3. 1830-1835: Struck at Calcutta with 'Rose' mint mark and upright milling but with a small crescent added on the reverse (rupee and half rupee coins) and on obverse (1/4 rupee coins).
The Northern Circars was a former division of Madras Presidency and consisted of present-day Indian states of Andhra Pradesh and Orissa. The territory derived its name from Circar or Sarkar, an Indian term applied to the component parts of a Subah or province, each of which is administered by a deputy governor. These Northern Circars were five in number, Chicacole, Rajahmundry, Ellore, Kondapalli and Guntur.
By a treaty, signed in 1768, the nizam acknowledged the validity of Shah Alam's grant and resigned the Circars to the Company, receiving as a mark of friendship an annuity of 50,000. Guntur, as the personal estate of the Nizam's brother Basalat Jang, was accepted during his lifetime under both treaties. Finally, in 1823, the claims of the Nizam over the Northern Circars were bought outright by the Company, and they became a British possession.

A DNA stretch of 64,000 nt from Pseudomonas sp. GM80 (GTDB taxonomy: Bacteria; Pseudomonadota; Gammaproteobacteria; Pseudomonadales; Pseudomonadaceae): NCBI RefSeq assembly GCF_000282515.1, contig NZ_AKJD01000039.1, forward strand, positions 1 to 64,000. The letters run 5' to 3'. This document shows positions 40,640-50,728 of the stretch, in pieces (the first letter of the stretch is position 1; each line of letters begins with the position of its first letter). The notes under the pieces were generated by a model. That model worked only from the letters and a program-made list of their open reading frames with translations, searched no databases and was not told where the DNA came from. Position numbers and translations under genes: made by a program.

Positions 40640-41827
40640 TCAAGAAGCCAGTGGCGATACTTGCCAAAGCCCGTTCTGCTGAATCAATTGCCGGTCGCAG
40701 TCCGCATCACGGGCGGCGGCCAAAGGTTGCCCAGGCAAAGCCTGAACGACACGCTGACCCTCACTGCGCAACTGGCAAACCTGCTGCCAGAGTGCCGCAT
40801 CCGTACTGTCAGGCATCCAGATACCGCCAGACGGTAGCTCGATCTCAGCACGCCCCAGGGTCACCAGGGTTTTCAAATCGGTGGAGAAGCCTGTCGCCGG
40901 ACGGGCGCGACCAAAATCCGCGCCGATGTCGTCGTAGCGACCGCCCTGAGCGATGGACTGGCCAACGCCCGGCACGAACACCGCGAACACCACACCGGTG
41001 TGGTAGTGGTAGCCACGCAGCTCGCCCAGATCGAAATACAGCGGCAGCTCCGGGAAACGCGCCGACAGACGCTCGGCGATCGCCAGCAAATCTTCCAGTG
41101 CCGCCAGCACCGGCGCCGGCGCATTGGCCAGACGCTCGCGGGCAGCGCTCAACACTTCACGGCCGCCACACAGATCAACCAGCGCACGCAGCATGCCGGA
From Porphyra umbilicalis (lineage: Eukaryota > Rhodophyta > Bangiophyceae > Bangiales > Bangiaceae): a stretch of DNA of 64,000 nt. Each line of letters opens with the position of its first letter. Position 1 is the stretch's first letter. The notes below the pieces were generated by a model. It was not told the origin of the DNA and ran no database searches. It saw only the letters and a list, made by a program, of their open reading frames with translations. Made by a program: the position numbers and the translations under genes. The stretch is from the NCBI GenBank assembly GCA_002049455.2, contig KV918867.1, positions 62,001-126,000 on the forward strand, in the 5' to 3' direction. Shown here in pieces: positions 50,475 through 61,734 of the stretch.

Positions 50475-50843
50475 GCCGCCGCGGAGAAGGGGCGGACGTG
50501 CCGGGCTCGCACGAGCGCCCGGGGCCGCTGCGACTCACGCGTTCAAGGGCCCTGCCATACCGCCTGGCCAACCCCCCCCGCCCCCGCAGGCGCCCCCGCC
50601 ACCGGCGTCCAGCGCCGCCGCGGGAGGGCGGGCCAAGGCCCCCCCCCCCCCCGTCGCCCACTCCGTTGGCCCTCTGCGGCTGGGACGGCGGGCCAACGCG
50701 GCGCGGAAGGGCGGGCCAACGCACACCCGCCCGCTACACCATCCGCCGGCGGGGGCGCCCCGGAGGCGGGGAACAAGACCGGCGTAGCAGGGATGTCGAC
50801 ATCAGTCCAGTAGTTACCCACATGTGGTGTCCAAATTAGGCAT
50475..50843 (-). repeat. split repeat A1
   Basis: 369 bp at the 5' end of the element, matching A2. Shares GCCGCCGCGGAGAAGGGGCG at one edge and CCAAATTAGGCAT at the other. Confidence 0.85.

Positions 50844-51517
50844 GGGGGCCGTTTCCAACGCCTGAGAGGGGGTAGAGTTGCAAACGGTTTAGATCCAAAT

The Northern Circars were governed as part of Madras Presidency until India's independence in 1947, after which the presidency became India's Madras state. The northern, Telugu-speaking portion of Madras state, including the Northern Circars, was detached in 1953 to form the new state of Andhra Pradesh.
Coins for use of Northern Circars division of the Madras Presidency with headquarters at Musalipatnam were:-
SILVER: 4 Annas and 2 Annas
COPPER: 1/48 Rupee and 1/96 Rupee
The last set of coins were a set of 3 copper coins in the denominations of 4 Pai, 2 Pai and 1 Pai issued during the period 1824-1825.
|Gold Pagoda Early issue 1678-1740|
|Arcot Gold Mohur|
|Gold Pagoda 1808-1815AD series, ND|
|½ Mohur, ND (1819), 5 Rupees, ND (1820) and ¼ Ashrafi, ND (1819)|
|Double Pagoda, ND (AD 1809-1815): 18 Stars type|
|5 Rupees, Gold, ND (AD 1820)|
|3 Swami Pagoda|
|Half Rupee Arcot|
|One Rupee : Closed Lotus|
One Rupee : Open Lotus
Half Rupee: Rose Mint Mark
1/8 Rupee: Calcutta (Now Kolkatta) Mint